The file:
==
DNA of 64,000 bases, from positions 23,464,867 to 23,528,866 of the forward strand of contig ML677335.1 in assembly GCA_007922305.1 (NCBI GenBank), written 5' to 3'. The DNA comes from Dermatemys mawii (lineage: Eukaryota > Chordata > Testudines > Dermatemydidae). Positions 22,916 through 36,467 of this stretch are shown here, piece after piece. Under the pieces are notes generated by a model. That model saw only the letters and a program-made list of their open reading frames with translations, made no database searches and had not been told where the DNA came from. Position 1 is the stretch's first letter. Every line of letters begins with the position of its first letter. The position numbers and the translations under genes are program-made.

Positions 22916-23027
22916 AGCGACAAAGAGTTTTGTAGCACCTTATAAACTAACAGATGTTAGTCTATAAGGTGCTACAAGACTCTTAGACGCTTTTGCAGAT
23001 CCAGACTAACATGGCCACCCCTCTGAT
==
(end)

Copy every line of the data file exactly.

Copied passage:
DNA of 64,000 bases, from positions 23,464,867 to 23,528,866 of the forward strand of contig ML677335.1 in assembly GCA_007922305.1 (NCBI GenBank), written 5' to 3'. The DNA comes from Dermatemys mawii (lineage: Eukaryota > Chordata > Testudines > Dermatemydidae). Positions 22,916 through 36,467 of this stretch are shown here, piece after piece. Under the pieces are notes generated by a model. That model saw only the letters and a program-made list of their open reading frames with translations, made no database searches and had not been told where the DNA came from. Position 1 is the stretch's first letter. Every line of letters begins with the position of its first letter. The position numbers and the translations under genes are program-made.

Positions 22916-23027
22916 AGCGACAAAGAGTTTTGTAGCACCTTATAAACTAACAGATGTTAGTCTATAAGGTGCTACAAGACTCTTAGACGCTTTTGCAGAT
23001 CCAGACTAACATGGCCACCCCTCTGAT